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Adr. There's none, but asses, will be bridled so.
Luc. Why, headstrong liberty is lash'd with woe'.
There's nothing, situate under heaven's eye,
But hath his bound, in earth, in sea, in sky:
The beasts, the fishes, and the winged fowls,
Are their males' subject †, and at their controls:
Men, more divine, the masters of all these,
Lords of the wide world, and wild wat'ry seas,
Indued with intellectual sense and souls,
Of more pre-eminence than fish and fowls,
Are masters to their females, and their lords:
Then let your will attend on their accords.

Adr. This servitude makes you to keep unwed.
Luc. Not this, but troubles of the marriage-bed.
Adr. But, were you wedded, you would bear some

sway.

Luc. Ere I learn love, I'll practise to obey.

Adr. How if your husband start some other where 3? Luc. Till he come home again, I would forbear. Adr. Patience, unmov'd, no marvel though she pause*; They can be meek, that have no other cause'. A wretched soul, bruis'd with adversity,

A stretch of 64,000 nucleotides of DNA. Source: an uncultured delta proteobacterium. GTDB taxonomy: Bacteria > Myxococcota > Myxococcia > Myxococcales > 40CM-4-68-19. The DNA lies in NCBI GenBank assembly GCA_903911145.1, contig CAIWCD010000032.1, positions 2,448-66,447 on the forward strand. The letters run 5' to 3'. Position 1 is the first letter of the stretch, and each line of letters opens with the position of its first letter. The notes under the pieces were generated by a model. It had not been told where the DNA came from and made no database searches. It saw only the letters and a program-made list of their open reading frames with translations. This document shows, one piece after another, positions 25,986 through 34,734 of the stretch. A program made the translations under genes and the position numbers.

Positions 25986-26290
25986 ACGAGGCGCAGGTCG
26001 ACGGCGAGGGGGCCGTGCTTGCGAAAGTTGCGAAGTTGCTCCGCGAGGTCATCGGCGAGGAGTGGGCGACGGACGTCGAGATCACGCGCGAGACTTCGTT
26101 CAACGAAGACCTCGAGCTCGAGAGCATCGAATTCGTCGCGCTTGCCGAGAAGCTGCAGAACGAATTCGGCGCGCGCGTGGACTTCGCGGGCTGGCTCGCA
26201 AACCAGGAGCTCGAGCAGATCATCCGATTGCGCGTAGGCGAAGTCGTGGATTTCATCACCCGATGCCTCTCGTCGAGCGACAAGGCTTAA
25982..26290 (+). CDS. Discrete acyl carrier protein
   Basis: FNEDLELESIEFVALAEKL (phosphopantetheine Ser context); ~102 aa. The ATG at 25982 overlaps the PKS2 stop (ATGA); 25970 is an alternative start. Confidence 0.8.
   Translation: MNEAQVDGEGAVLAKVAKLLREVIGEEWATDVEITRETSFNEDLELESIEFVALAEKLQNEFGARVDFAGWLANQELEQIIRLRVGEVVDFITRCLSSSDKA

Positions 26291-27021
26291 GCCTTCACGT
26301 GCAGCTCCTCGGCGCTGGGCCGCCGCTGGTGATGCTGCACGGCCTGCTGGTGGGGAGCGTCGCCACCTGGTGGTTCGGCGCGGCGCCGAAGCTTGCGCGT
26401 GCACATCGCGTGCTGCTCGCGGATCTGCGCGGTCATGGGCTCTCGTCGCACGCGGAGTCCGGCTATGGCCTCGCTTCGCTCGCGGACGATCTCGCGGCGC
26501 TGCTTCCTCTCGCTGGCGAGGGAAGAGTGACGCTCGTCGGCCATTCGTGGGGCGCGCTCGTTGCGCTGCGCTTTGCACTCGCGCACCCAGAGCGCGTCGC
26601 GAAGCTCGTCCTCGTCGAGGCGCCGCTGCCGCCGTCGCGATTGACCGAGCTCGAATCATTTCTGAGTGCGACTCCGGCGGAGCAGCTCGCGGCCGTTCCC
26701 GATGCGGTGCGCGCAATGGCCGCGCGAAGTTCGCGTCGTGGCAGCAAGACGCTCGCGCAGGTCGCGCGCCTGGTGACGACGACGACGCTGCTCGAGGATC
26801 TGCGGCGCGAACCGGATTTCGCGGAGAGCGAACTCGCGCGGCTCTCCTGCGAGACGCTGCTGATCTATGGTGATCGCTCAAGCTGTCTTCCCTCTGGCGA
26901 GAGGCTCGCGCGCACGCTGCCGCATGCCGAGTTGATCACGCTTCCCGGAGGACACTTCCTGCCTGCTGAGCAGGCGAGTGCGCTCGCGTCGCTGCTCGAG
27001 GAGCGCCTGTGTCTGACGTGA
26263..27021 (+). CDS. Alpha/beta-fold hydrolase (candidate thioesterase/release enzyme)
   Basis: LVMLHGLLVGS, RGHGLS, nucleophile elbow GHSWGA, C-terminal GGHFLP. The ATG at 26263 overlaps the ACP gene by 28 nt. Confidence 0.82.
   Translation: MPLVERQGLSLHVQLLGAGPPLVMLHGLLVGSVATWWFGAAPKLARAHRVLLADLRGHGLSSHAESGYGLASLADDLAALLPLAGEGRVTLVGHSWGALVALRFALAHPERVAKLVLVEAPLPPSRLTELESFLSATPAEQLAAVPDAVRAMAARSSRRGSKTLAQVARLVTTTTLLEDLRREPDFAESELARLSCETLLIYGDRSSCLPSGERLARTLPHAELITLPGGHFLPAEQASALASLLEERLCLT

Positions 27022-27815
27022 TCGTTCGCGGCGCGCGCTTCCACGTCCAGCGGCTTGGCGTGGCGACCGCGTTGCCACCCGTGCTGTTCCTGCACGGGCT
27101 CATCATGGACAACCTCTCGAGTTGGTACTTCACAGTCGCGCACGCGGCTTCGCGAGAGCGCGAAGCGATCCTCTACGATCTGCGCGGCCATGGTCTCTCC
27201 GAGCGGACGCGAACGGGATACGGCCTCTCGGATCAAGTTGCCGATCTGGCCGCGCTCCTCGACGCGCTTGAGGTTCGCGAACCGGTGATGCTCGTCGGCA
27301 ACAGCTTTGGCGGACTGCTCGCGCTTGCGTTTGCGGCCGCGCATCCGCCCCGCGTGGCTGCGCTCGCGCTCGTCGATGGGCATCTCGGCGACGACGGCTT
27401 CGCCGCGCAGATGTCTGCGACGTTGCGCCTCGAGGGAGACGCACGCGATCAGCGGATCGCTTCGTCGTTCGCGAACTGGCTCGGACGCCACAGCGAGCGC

We bid be quiet, when we hear it cry;

But were we burden'd with like weight of pain,
As much, or more, we should ourselves complain:

2 Adr. There's none, but asses, will be bridled so.

Luc. Why, headstrong liberty is lash'd with woe.] Should it not rather be leash'd, i. e. coupled like a headstrong hound? Or perhaps the meaning of this passage may be, that those who refuse the bridle must bear the lash, and that woe is the punishment of headstrong liberty. Mr. M. Mason inclines to leashed.

+ "subject," Mr. Malone reads subjects.

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start some other where ?] Probably where has here the power of a noun. The sense is, How if your husband fly off in pursuit of some other woman?

4

though she pause ;] To pause is to rest, to be in quiet. They can be meek, that have no other cause.] That is, who have no cause to be otherwise.

So thou, that hast no unkind mate to grieve thee,
With urging helpless patience would'st relieve me:
But, if thou live to see like right bereft,

This fool-begg'd' patience in thee will be left.

Luc. Well, I will marry one day, but to try ;Here comes your man, now is your husband nigh.

Enter DROMIO of Ephesus.

Adr. Say, is your tardy master now at hand? Dro. E. Nay, he is at two hands with me, and that my two ears can witness.

Adr. Say, did'st thou speak with him? know'st thou his mind?

Dro. E. Ay, ay, he told his mind upon mine ear; Beshrew his hand, I scarce could understand it.

Luc. Spake he so doubtfully, thou could'st not feel his meaning?

Dro. E. Nay, he struck so plainly, I could too well feel his blows; and withal so doubtfully, that I could scarce understand them.

Adr. But say, I pr'ythee, is he coming home?

It seems, he hath great care to please his wife.